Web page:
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Carleton University
Canadian Studies
CDNS 2400
Stuart Lazear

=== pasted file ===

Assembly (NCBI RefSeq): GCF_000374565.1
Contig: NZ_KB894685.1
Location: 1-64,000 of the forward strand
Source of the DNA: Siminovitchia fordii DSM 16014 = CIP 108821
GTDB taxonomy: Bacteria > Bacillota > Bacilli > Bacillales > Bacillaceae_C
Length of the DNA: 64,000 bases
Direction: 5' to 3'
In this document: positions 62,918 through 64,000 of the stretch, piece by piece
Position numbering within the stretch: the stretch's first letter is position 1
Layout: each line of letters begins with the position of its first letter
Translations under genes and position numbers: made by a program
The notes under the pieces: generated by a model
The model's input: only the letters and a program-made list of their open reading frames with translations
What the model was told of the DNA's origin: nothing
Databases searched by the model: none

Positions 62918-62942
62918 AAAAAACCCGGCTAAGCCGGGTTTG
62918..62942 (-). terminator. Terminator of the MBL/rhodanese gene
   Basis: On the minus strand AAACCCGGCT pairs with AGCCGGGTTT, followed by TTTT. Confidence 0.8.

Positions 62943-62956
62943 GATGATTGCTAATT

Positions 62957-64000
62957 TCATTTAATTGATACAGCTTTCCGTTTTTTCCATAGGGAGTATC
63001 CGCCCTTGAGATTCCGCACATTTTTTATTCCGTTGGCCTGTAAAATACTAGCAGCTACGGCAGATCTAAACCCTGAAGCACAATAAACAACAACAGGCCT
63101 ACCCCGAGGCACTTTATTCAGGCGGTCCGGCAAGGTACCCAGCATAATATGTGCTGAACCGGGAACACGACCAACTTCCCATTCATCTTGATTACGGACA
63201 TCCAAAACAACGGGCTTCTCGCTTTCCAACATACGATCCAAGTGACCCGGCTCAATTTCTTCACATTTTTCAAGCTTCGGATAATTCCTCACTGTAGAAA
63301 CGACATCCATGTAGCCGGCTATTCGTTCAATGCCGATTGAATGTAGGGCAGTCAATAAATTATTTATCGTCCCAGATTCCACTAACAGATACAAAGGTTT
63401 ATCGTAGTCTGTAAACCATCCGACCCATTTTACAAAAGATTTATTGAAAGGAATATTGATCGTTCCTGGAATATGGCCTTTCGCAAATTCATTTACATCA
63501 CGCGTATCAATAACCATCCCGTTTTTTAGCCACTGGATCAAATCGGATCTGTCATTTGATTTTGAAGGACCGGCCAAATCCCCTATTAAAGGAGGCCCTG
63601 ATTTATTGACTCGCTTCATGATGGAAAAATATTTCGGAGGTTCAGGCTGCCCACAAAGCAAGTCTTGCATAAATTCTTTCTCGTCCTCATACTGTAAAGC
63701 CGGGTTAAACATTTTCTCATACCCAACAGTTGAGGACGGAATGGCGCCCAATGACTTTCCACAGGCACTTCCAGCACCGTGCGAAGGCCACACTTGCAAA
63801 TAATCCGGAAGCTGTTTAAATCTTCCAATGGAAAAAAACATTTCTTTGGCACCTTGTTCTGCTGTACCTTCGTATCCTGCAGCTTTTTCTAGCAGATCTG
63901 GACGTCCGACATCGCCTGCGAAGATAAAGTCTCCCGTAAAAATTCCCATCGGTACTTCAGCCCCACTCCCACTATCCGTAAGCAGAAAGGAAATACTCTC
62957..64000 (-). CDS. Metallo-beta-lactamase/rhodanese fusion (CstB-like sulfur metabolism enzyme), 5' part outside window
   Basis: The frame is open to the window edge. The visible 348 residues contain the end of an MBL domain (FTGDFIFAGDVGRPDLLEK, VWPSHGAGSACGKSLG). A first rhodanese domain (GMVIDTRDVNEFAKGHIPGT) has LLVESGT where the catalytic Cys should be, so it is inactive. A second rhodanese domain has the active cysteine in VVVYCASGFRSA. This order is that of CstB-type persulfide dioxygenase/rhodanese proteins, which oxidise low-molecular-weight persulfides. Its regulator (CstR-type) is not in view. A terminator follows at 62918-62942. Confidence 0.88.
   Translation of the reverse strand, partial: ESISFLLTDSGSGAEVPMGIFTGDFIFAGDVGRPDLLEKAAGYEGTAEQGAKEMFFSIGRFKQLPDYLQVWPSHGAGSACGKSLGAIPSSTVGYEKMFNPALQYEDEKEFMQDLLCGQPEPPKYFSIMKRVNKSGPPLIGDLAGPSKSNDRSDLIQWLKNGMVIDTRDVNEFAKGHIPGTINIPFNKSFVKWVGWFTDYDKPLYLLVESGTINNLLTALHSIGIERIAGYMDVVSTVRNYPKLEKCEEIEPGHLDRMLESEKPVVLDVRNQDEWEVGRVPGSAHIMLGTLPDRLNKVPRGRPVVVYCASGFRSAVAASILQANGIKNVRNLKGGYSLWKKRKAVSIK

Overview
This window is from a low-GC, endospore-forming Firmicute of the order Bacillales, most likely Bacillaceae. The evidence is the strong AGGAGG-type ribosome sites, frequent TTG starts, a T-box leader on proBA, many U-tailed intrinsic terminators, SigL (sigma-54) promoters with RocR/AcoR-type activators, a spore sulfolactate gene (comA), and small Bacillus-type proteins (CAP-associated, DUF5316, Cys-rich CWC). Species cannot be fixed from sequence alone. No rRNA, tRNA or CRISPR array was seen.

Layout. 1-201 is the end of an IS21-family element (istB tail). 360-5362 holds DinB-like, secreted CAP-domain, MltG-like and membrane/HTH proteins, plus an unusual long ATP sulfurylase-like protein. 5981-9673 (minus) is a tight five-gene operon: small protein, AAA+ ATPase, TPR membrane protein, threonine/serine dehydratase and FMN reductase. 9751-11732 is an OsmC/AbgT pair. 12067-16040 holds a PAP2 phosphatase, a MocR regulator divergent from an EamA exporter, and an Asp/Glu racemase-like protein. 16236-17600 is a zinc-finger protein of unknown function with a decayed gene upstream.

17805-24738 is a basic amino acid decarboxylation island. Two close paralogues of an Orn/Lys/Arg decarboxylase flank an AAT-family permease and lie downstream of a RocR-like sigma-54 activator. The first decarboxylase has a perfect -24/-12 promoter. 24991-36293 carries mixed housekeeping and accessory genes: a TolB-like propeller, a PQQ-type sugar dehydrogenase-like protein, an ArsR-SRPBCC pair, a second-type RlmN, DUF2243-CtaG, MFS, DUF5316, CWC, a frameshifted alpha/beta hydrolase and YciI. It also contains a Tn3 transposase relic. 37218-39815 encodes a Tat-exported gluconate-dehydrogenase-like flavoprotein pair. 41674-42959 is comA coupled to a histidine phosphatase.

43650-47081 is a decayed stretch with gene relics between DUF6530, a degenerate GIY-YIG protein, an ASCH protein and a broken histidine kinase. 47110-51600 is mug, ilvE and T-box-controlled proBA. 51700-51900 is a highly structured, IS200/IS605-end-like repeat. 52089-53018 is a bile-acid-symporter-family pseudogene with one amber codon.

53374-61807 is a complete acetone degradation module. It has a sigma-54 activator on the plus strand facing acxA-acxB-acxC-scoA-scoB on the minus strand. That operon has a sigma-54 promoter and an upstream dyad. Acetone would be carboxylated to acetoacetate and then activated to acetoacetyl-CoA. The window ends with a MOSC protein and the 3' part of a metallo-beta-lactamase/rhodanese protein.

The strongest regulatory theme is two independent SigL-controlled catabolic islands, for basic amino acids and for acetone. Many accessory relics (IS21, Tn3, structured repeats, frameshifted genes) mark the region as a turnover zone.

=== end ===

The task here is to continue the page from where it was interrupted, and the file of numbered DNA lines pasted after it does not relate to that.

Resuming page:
Draft Notes – For Student Use 1 Heritage, Legislation and Re-use Carleton University, January 2013 CONTENTS • The “Development” Dimension • The “Elite” Dimension • Buildings and “Environment” • Positioning • 20,000 Years of Canadian Built Heritage • The Dilemma of the Three Pillars • Arrival of Provincial Policy • “Conserving” Assets – or Capitalizing on Them? • Where is Policy for Existing Buildings? • Recap: What Does Heritage Do? • The Heritage Response • The Tax Backdrop • Criteria and their Interpretation • What Comes Next?ge Do On-Site? • Guiding Documents • Conclusion Introduction – Environment The words "environment" and "nature" are both important – but not the same. "Environment" means where you are, not where you aren't. And for the last several thousand years, the "habitat" of people has been in buildings. The city itself is the human "environment" – and at this instant, our "environment" consists of walls and floors and ceilings. Since this is an environment created by humans, nothing in this environment happened by chance: it all had a cause. Some even has a meaning. For example, I’ve been invited here to chew the fat – meaning what? In the Middle Ages, prosperous hosts made a point of hanging out their meat in front of their guests (usually a slab of bacon, partly as a status symbol), so when the guest arrived, we could “chew the fat”. But let’s get more specific, e.g. your room. You may think that since time immemorial, people had a room. Not true: medieval Europe didn't have houses divided into rooms. Take the romantic thatched cottage. That straw roof was the often the only place for animals to get warm – including rodents and birds. So cats wound up there too. In heavy rain, the straw became slippery, and they could slip and fall out. Hence the saying, "It's raining cats and dogs." There was also nothing to stop things from falling on you inside the house, like bugs and rodents. So people equipped beds with posts and a sheet hung over the top, for protection – the origin of canopy beds. That brings me to myth #1: Canada has no architectural history. A person could easily get the impression that older buildings never existed here. Don't be fooled: Canada is the only country whose name means "the place of the buildings". And we’ve had urban policies for a long time. Building permits in Quebec date from the 1680's (so the governor could veto homes built in the line of fire of his cannon). Canada's first zoning was enacted in Louisbourg in 1721 (to reserve the harbour area for port uses; it was repealed within a year, as "unfair to tavern-keepers"). Canada's first building code dates from the French regime in 1727 (and banned that quintessentially French architectural flourish, the mansard roof, as a fire hazard). Background: 20,000 Years of Canadian Housing etc. Where does our story really begin? The house of Pierre Dugua deMons, in France, is where he set up a company with investors: deMons would be chairman of the board of la compagnie du Canada (the Canada Company); the CEO would be one Samuel de Champlain. Canada, as we know it, was started by developers. That's not to suggest there weren't lots of interesting dwellings before then. Canada's first known home dates back about 20,000 years: the Bluefish Caves in Yukon are a comfortable model of cave, with about 20 square metres (200 square feet), split into three rooms by Mother Nature. The peoples of the plains developed the tipi, Canada's first mobile home, some as high as a 2½ storey building. Central B.C. had wooden pyramids, believed to be Canada's oldest housing style – so old, in fact, that some scholars think it originated in Siberia. People got in and out via a ladder in the chimney. Canada's first officially-named "monster house" was built by the Haida. Inuit had many models of igloos for winter housing (some over 20 metres across). But for most of the year, medieval Inuit lived in houses of stone and sod, with beams and furniture from whales. Inuit also invented Canada's first window, made of stretched seal guts. Champlain arrived in Port Royal in 1604. He was a better geographer than a developer: his plans were out of scale and his roofs leaked. Unfortunately, in 1613, our neighbours to the south conducted a pre-emptive attack, and burned it to the ground. Port Royal saw Canada's first major theft of building materials, when they yanked out and stole all of Champlain's nails. But the colonies grew. Both New France and the rest of Canada trace their construction technology to northwestern Europe where, during the Middle Ages, houses were assembled with large timbers. But when people like Champlain brought this technology to Canada, they ran into a problem. Insulating material fell out from between the vertical timbers, so builders started laying timbers horizontally instead, sealing them together with "chinking", made mainly from cow manure. In 1763, the British conquest produced Canada's first major conversion of measurement, from pre-metric "French feet" to "English feet". That caused confusion, and one jurist wrote a scholarly article entitled L'inconvenient d'avoir deux pieds, "The Inconvenience of Having Two Feet". Log cabins were Canada's affordable housing. But in the early 1800's, the rich of the British Draft Notes – For Student Use 2 Empire were inspired by neo-classical imitations of Roman temples. Styles from India were also very fashionable: so builders borrowed one with a Hindustani name meaning "from Bengal" – "bungalow". In the mid-19th century, "Italianate" style became fashionable, soon followed by "Gothic revival". In housing, this variation wound up with as much bargeboard (“gingerbread”) as possible. In our climate, technological innovation focused on heat and light. Canadian Abraham Gesner invented kerosene lighting. Another novelty was electrical power. Some results are well-known, like the telephone invented by Alexander Graham Bell of Brantford. Some are less well-known. Henry Woodward and Thomas Evans of Toronto patented the lightbulb, which they sold to Thomas Edison. It was in Ottawa, in 1892, that Thomas Ahearn dished up the world's first all-electrically cooked meals. Thomas Carbide Wilson of Ottawa perfected acetylene. Other Canadian inventions included the paint roller, the square-headed screw, the ardox nail, the caulking gun, acrylic and plexiglass. Another Canadian, J.J. Wright, is credited with the world's first electrical appliance – a coffee grinder in 1881 – even if it did explode and cover everyone in coffee. Fortunately, baths were becoming commonplace; showers followed, although some "experts" predicted instant asphyxiation. The flush toilet was perfected by Englishman Thomas Crapper. Another invention was the automobile; the French wanted shelters for when vehicles needed to be "garé " or "parked"; but they had no word for these shelters, so they simply called them "the parking" – le garage. By the 1920s, everything was supposed to be "streamlined" for aerodynamics – cars, toasters, appliances, even buildings. Arrival of the OMB and Provincial Policy The Ontario Municipal Board was launched in 1906 to resolve disputes about municipal railways and finance. In the late 1940’s, the Province added land-use controls to that mandate, under the Planning Act, and that mandate has been evolving ever since. • The role of the OMB was not to make policy (Members of the Board aren’t even bound by each other’s decisions); • it was to interpret policy, and where necessary, • to give effect to policy. The Province refers to its planning framework as a “policy-led planning system”. Leading policies don’t originate at the OMB, but elsewhere – notably in Official Plans, and increasingly, in Provincial policies. The Province has several categories of key documents: there are the statutes themselves, like the Planning Act, the Ontario Heritage Act, the Aggregate Resources Act etc. The Province also has an important document called the Provincial Policy Statement, or PPS. It’s the law, in Ontario, that municipal and OMB decisions “shall be consistent” with this document. There are also "Growth Plans", by the Ministry of Infrastructure. The first was for Toronto and perimeter, to about an hour’s distance. That Growth Plan is geared to an expected metropolis which, within the next 20 years, will have 11.5 million people, in an area roughly from here to Georgian Bay, and from Peterborough to Waterloo. Niagara) and local governments (like the Town of Niagara-on-the-Lake) also have their own municipal Official Plan ("OP”).on of Municipalities in Ontario are required to update their OP every 5 years. OP's are also required, by law, to go through a public consultation process, before final adoption by Council. So there are Plans, Plans, and more Plans. Once Provincial documents and OP's take effect, these become the primary criteria on which the OMB must base its decisions on planning matters. That brings me to Myth #2 – that the decision-making process about real estate in Ontario is discretionary – i.e., that municipal Councils enact or repeal land-use controls on a whim -- subject only to the OMB, which operates equally on a whim. That’s not the system. Sometimes, the OMB finds a zoning By-law improper – for contradicting the PPS or the OP. The job is to give effect to the planning documents. Let's remember: it was Council that passed the OP in the first place, and once in effect, it's supposed to be enforced. If an Official Plan isn't enforced by the OMB, then it would be enforced by the courts (as in some other provinces, at many times the cost), or it wouldn't be enforced at all, which isn't much of a "planning" system. Public Policy for Existing Buildings? But although Canada – and the OMB – have a long history of public policy on what to build, how about public policy on what’s already been built? Canada has over 10 million buildings, including about three quarters of a million century homes. Ontario has 350,000 dwellings built before 1920, and 677,000 built before 1945. The rehabilitation (“rehab”) of such buildings is also a nationally significant industry. Canadians spend $4 to $5 billion per year on improving century homes. It’s an important branch of the $53 billion residential renovation industry, which, economically, is a more important form of “development” than new residential construction. Canada spends about $1.25 on improving existing dwellings, for every dollar that it spent on building new ones. But until relatively recently, Canada destroyed so many buildings that one third of Canadian landfill deposits was composed of “used construction material”. Today, it’s down to one fifth, but it’s still mountainous. Why is so much of our built environment winding up in landfill, instead of being re-used and improved? Humanity has been repairing its buildings for millenia; and we didn’t need government policies to tell people to keep buildings in good repair. People did so, for the most elementary economic reason: because it was cheaper to fix than to start over. Before World War II, Canada had no exorbitant demolition boom. So what happened? That brings us to Myth No. 3: blame it on “the development process”. It’s the supposed nemesis of heritage; but Governmental policy is its longstanding friend. In the 1970’s, the then head of the Heritage Canada Foundation, R.A.J. Phillips, wrote that the Draft Notes – For Student Use 3 demanded a response, composed of "Three Pillars":sically slanted against older buildings, and there was a policy vacuum that • First, he said Canada should identify the properties of cultural value -- perhaps 1-2% of the building stock, and segregate them from the other 98% (to be abandoned to the ravages of "natural" development). • The second "pillar" was to ask government officials to regulate the selected heritage properties, to force owners to do what they wouldn't do "normally". • The third pillar was to ask governments for economic incentives, to compensate for the intrinsically uneconomical status of heritage (compared to "normal" development). More about the "policy vacuum" in a moment. As for the "friends of heritage" in architecture and government, a different theory is that the threat to older buildings came from the architects themselves. In the 1920's, one group of European architects was referred to in architecture textbooks as the "Heroic Modernists", not only because they built in a different stripped-down style, but because they declared all their predecessors beneath contempt. Their own style was "illuminated by reason, and ventilated by justice" – the only style entitled to be called "Modern" (according to some, it was the only thing worthy of being called a "style"). This architecture, said Walter Gropius, was "the supreme custodian of civilization, and the source of all progress". This wasn't a matter of taste or opinion: dealing with other styles was a breach of the "laws of design", and an act of "dishonesty". Previous architecture was a "source of shame". The education of previous architects was "perverted"; and anyone who liked ornamentation was "either a criminal or a pathological case". The prescription was architectural extermination. During World War II, the Journal of the Royal Architectural Institute of Canada listed buildings it most wanted to see bombed (London's Albert Hall and Regent Street were numbers 1 and 2). The Principal of McGill University told an enthusiastic audience of architects at the time that it was: finished, (Canadians will) wipe (them) out from one end of this Dominion to the other, in order that you may rebuild effectively." supposed to look like. In this Futurama exhibit, downtowns would be entirely redeveloped, with Modernist highrises, woventy was together with freeways and parking lots (Futurama was presented by General Motors). The Journal of the Royal Architectural Institute of Canada illustrated a “House of the Future” for all Canadians – a plastic cube, mass-produced on an assembly line (if consumers worried that plastic is combustible, or cold in our climate, the Journal replied that the house would be made of the best new industrial materials, namely a plasticized combination of asbestos and ureaformaldehyde). But these were still only architectural theories. What really made a difference was Black Friday, 1929. The Depression convinced many economists that unless industrial civilization routinely threw away most of its assets, society would inevitably encounter periods of over-supply and economic catastrophe. That theory was later given a name, by Time Magazine, in 1956: "Planned Obsolescence" (which was repudiated only in 1987, at the Brundtland Commission, mentioned later). But as of the late 1930's, architects prepared to cleanse cities of their perverted past, and economists planned to support them. One economist who despised earlier urbanization (it didn't symbolize industrialization) was W. Clifford Clark, advisor to Prime Minister Mackenzie King. He denounced the "localized, handicraft processes" which characterized Canadian cities up to his time, and their "wasteful methods of land utilization". Worst of all, he said, it looked like the same urbanization that "catered to our forefathers prior to the Industrial Revolution." Clark said urban development should instead be modeled on the car industry. But Clark was no theorist; he was the official who drafted the Income Tax Act during World War II. He structured it so that it • ignored repairs; • presumed that buildings depreciated at breakneck speed, almost as fast as cars; • and it reserved the best tax treatment of structures for demolition -- even better than donating a building to charity. Some of these outdated principles still underlie Canada's tax system today. Ontario followed, by slanting property taxes to favour parking lots. As of 2002 in Ottawa, for example, • if four properties had identical assessments (an apartment building, a store, a factory, and a parking lot), • the parking lot would pay the lowest property taxes per dollar of evaluation -- modestly lower than the apartments, but 35% lower than the store, and 44% below the factory. • If you capitalized the tax savings, it was the equivalent of a grant worth hundreds of thousands of dollars. Public policy problems for existing buildings continue to this day. Take façadism, which refers to keeping the façade of a building, and scrapping the rest. There's a federal GST incentive (the "Substantial Renovation" Tax Rebate), available to residential projects, on condition that at least 90% of the non-structural elements be destroyed. A developer can be disqualified from the tax rebate, for not producing enough demolition waste. The tax measures produced Clark's intended result. From the 1950's to the 1990's, about one third of all Canadian landfill deposits was composed of "used construction material". This was no "policy vacuum": from at least 1938, it was entirely intentional. Government policy didn't stop there. To this day, public sector policies are the least favourable toward leasing or occupying rehabilitated buildings. Even the heritage officials of the federal and provincial Governments, who advocate for older buildings, don't work in one. Another example: in Ontario, there is one level of Provincial support for school repairs; but if the School Board promises to destroy the existing school and replace it, it gets substantially more dollars per student. Draft Notes – For Student Use 4 solutions for safety in existing buildings -- although Canada's 2005 National Building Code is making improvements.te With that combined onslaught, it’s amazing anything survived. But the most important side-effect was this. For decades, the skills involved in repair and rehabilitation fell into disuse. Canada not only forgot how to use them: training programs, on how to fix anything, were non-existent. Until the 1990's, not one architecture school in Canada taught repairs as part of the core curriculum (most architects have never had a single course in fixing anything). Perhaps more importantly, developers didn't have any exposure to investing in older buildings either. The Heritage Response So for decades, rehab of older buildings was not ignored by public policy: it was consciously discouraged. The building stock was expendable. What was the public response to the resulting demolition spree? In the age of planned obsolescence, there wasn't any – almost. No one was then speaking about "re-use", or any other "sustainability" issue. But one handful of people didn't want to part with the old stuff – or at least, not so much of it, as long as it had a pedigree, and a vintage. This was the heritage community, and at the urging of people like Phillips, it wanted a system to regulate at least a handful of demolitions, and to subsidize a handful of rehabilitations. The first known Heritage Act dates from the Roman Emperor Majorian in 457 AD, with a permit sthtem to protect properties, like the Ontario Heritage Act today. Most European countries had heritage laws by the early 20 century. On this side of the pond, Charleston introduced the first historic district zoning in 1931 -- quite the zoning by-law -- what you might call Überzoning. A turning point occurred in 1972, with a treaty from UNESCO. Canada signed this "World Heritage Convention" in 1976. Québec City, or Lunenburg Nova Scotia), one key feature is its imposition of legal obligations on Member-States – the mostnal, authoritative international checklist of what's expected from government heritage policy. As usual for that era, the Convention referred to "protection"; but that objective wasn't alone, nor did it take precedence over other stated objectives, notably: • to "give ... heritage a function in the life of the community", • to "take the appropriate legal... administrative and financial measures necessary" for that purpose, and • to integrate heritage "into comprehensive planning programs". So it's not correct, according to the treaty, that once a property has been "protected", the job's over, and the objective of such initiatives has been exhausted. The job isn't finished, until the property has a proper "function in the life of the community", which is acknowledged in the relevant "comprehensive planning programs". That means not only that the planning process is supposed to kick in, but that just keeping the building standing isn't enough. The response, in the international heritage community, was to pursue "conservation" -- a word which, in heritage textbooks, had long included various kinds of active work like repair, and rehab activities to bring properties up to code standards etc. But the general public didn't necessarily understand that word the same way. Many thought (and still think) that "conserving heritage" is like "conserving food", like shrink-wrapping it or freezing it; or maybe it's like "conserving nature", meaning "Hands off!" The ecological analogy had another impact. According to the methodology at the time, if there was a significant feature of natural heritage, the operative word was "preserve", i.e. geographically to surround it with a legal barrier (which might even be called "a preserve"). Inside, the feature was "preserved", or "conserved", or "protected"; outside, it was Open Season as usual. With "cultural property", the thinking was the same, i.e. to draw lines on a map; inside would be "protected"; outside would remain Open Season. Überzoning. Heritage properties would be the architectural counterpart of a Game Preserve. The Heritage of the Ontario Heritage Act (OHA) In Ontario, the impetus started in Kingston, which obtained special legislation to prevent demolition. Then in the 1970’s, the Province produced draft legislation similar to other provinces. In Quebec, Alberta, B.C. and some other provinces, there were two levels of heritage designation: a Provincial level, and a Municipal level. In the first draft, Ontario would have a system of Provincial designations, like other provinces, where designated properties enjoyed indefinite protection against demolition; plus, there would be a system of Municipal designations, where protection against demolition was temporary. But Provincial designation was voted down in caucus. For some 30 years, Ontario was the only Province with no system of Provincial designations, and no system to confer indefinite protection on buildings against demolition, short of expropriation. The Ontario Heritage Act was also the only statute in Canada where procedures to line up approvals to rehabilitate a heritage building were more cumbersome than those to demolish it. On another front, the 1975 Act specified two basic targets for heritage designations: • individually-designated properties, • or properties designated in a district. Heritage districts are different: there, the issue is less about the individual buildings, than in how they fit together. The 1975 Act also regulated two distinct classes of activities: • alterations, • and demolition. Draft Notes – For Student Use 5 The resulting permutations and combinations still exist today. The Act also continued the Ontario Heritage Foundation (created in 1967, now called the Ontario Heritage Trust), and it created the Conservation Review Board ("CRB"). From the outset, the Act had several appeal systems, sort of. After a Municipal Council designated an individual property, the owner could object, to the CRB. The CRB would then reach a Decision -- but that Decision wasn't binding, it was simply advisory – to the same Municipal Council that designated the property in the first place (and then decided whether to continue or not). Not many owners objected, for a more fundamental reason. If the owner applied to demolish, Council had 90 days to render a Decision. If it said yes, protection would lapse immediately. If it said no, protection would lapse in 180 days. The owner simply had to wait the 180 days, at which point the right to demolish became absolute, whether Council liked it or not. The approval procedure was slightly different for a Heritage Conservation District. First, the paperwork for municipalities was the most complex in Canada. Second, no district designation took effect without approval of the OMB. Finally, much like individual designations, if the owner submitted an Application to Demolish, a Municipality could stall for 180-270 days, but after that time, the right to demolish became absolute. The 1975 Act didn't sweep through Ontario’s 350,000 dwellings built by 1920, and 677,000 built by 1945. As of 2005, there were 5000 designated buildings (residential AND non-residential) on the Ministry's database. Even allowing for miscounting, and adding all the buildings in Ontario's Heritage Conservation Districts, the total would account for only 2% of Ontario's century-old was (designated properties were usually those with the highest profile), it was little guarantee of anything. In Richmond Hill, 441s properties were designated, then 86 were destroyed anyway (20%). In Scarborough, 17% of designated properties were subsequently destroyed. In response, the Act was tinkered with. District designations no longer automatically required a hearing at the OMB – if nobody objected. However, more fundamental amendments occurred in 2005. • Municipal protection was no longer temporary, for180 days. Protection could be indefinite. • However, if the Municipality rejected the owner's Application to Demolish, the owner could appeal to the OMB. • The new Act also introduced "Heritage Conservation District Plans". These are not the same as Planning Act plans, like an OP. The OHA says they include, • a statement of objectives; • a statement of "cultural heritage value or interest" for the district; • a description of "heritage attributes"; • policy statements, guidelines and procedures; and • a description of alterations that can be carried out without a heritage permit under the Act. After the property has been designated, and the time to object or appeal has elapsed, what happens, if someone wants to do a Demolition can't occur without special Municipal permission -- subject to appeal.anning Act and the Building Code Act. Alterations are more complicated. Let’s go back to the original designation process for a moment. The 1975 Act said that back when a Municipality proposed designating a property or a district, it had to write down its "Reasons for Designation". These are now called the "Heritage Attributes", but the requirement to commit them to writing is similar. One potential benefit of a skillfully- crafted statement of "Attributes", is that it can signal what the Municipality wants to fast-track -- like upgrading plumbing, or repointing masonry, or yanking out Knob & Tube wiring. It's like a pre-approval. If alteration on an individually-designated property doesn't "affect" these heritage attributes, then it doesn't need permission under the Act. The same applies in heritage districts, for work foreseen in the Heritage District Plan. The rules are different when alterations do affect these heritage attributes: that work has to be municipally approved under the Act, again subject to appeal. If alteration is refused, then the owner's recourses mirror what happens after designations: if the property was individually-designated, the owner has 30 days to refer it back to the CRB again. If it was proposed in a district, appeals go to the OMB. But if a demolition is refused, whether individually-designated or in a district, then within 30 days, the appeal goes to the OMB. Board Decisions, in turn, can be challenged. A dissatisfied party can seek Leave to Appeal to the Divisional Court on an error of Section 43 of the Ontario Municipal Board Act, to the OMB's Chair, requesting that the case be reviewed.ssatisfied party can apply, under Criteria and their Interpretation On what objective criteria are these various decisions made? The process is not usually supposed to be discretionary. In planning matters, the Board relies on criteria spelled out in places like the PPS and Official Plans. Since time immemorial, most societies have had objective ways to determine whether to proceed with real estate development or not. But in the OHA, the new Section 34.1 specified the owner's right of appeal to the Board – without specifying the criteria on which the Board was expected to render its Decision. So how's the Board supposed to assess an Application to Demolish? For appeals under the OHA, there's no straight answer -- yet. Draft Notes – For Student Use 6 In contrast, for appeals under the Planning Act, there are definite criteria, starting with the PPS, which mentions heritage: "Significant built heritage resources and significant cultural heritage landscapes shall be conserved". That may look impressive; but the PPS contains dozens of other policies, some of which are said to conflict. For example, the PPS directs planning authorities to "identify and promote opportunities for intensification, and redevelopment". In fact, the PPS says so many times. "Intensification" usually means increasing density on-site; and "redevelopment" means creating new units or uses on lands already developed. Some developers have argued that maintaining the modest scale of heritage properties and districts offends this repeated provincial directive. But the PPS definitions say that many activities which are welcome on heritage properties, like adaptive re-use, are also considered "intensification” (called "conversions"). Almost as important as what the PPS contains is what it doesn't. One is the issue of urban sustainability. In 1987, the Brundtland Commission called on the world to extend the life expectancy of everything it produced, in the name of sustainability. Since a city is the largest tangible object that a civilization produces, the international community deduced that if civilization could reuse items as small as pop bottles and tin cans, it should reuse items as large as buildings, neighborhoods and cities, including the fabric of cities – their walls, ceilings, whatever, instead of sending them to landfill. In 1996, the Habitat II Conference in Istanbul outlined objectives, to re-use buildings, not just for narrow heritage reasons, but for broader sustainability reasons. focuses on construction "requiring approval under the Planning Act". Most rehab doesn't "require approval under the Planningat it Act", so someone apparently figured it didn't need to be prominently mentioned. But since it wasn't prominently mentioned, that can cause confusion. For starters, the official plans of several major cities in Ontario ignore repair, renovation and rehab altogether, even though these activities generate more construction investment than new building. And it doesn't end there. Many official plans in Ontario call for "design excellence", or "architectural quality". There have been countless instances, in hearings, of "architectural experts" lining up to testify that one can choose between heritage on one hand, or architectural excellence on the other (the teachings of the Heroic Modernists); but that the two are mutually contradictory. For example, at a Board hearing on a Heritage Conservation District in Toronto's prestigious North Rosedale, three architects -- including one of Canada's most famous – denounced the designation. They said there were perhaps four worthwhile buildings – the four Modernist ones – but the rest, in the words of one "architectural expert", lacked "integrity". Architects, however, are not the most frequent expert witnesses at the OMB: planners are. This is important, because in a court- like setting, the process relies heavily on expert testimony, and planners are there to outline what planning documents are relevant to the case, and to offer opinions on how to interpret them. properties: the expertise which defines what heritage is (like architectural historians), and the expertise that knows what to do with it. The first, about historic and architectural merit, falls squarely within the realm of the CRB. What about the second? What should be done with heritage? That is where availability of expertise is a problem. The Canadian Renovators' Council includes some of Canada's top rehab developers and entrepreneurs. Almost none of its business people relied on school-trained experts. They relied on those who became experts by experience, not training. There are, however, new courses, which is an improvement. The Code situation is also improving. In the late 1990s, the National Research Council undertook to create a new "Objective- based Code". The difference with older codes is this: • instead of simply prescribing one construction approach (like: "The stairwell will have the following measurements, and be built of the following materials"), • each section of the new code would begin with a statement of intent (like: "The stairwell will withstand a fire for X minutes whilepeoplegetout").Thecodewouldthenoutline examples ofhowtoachievethatobjective(liketheoldcodeprovisions); • but then (and this is the difference), the code would specifically point out that if there were alternate ways of achieving the same objective (like sprinklering the stairwell), this would also be acceptable. The objective-based National Building Code came out in 2005, and it's now changing provincial codes. Guiding Documents Since criteria are supposed to be based on formal policies, what documents provide direction? Our first source on heritage is the OHA and its Regulations. In the case of Tremblay v. Lakeshore, the Divisional Court added: "The purpose of the Act is to provide for the conservation, protection and preservation of the heritage of Ontario. In order to protect the heritage of Ontario, municipalities have been given the power to designate the properties of their choice and to suspend certain private property rights. Those provisions of the act must be applied in such a way as to ensure the attainment of the Legislature's objectives.... The very purpose of the Act must be to balance the interests of the public, the community and the owner". In terms of legal authority, there's also the treaty, the World Heritage Convention. However, it does not say very much about how to deal with individual sites in Ontario. There's the PPS, mentioned earlier – assuming there's a Planning Act connection. Also, some Official Plans may have things to say, if they're relevant. Then there are Provincial documents that are less official than Statutes, Regulations, and the PPS. For example, the Ministry of Culture has been producing texts like the Ontario Heritage Toolkit, and although it only contains Guidelines, there is a substantial amount of good information. Draft Notes – For Student Use 7 Federal documents are used less often; but there's one exception. Several years ago, the federal government launched a program called the Historic Places Initiative (HPI); its methodology helped standardize approaches in all ten provinces, concerning the identification and management of designated heritage properties. In the HPI system, there's a notation to identify, for every designated property, its "character-defining elements" (a bit like the "Heritage Attributes"). There's a federal publication, entitled the Historic Places Initiative Standards And Guidelines, which then recommends approaches on how to deal with those elements – the leading text on the subject. Also consider the "Reasons for Designation", now call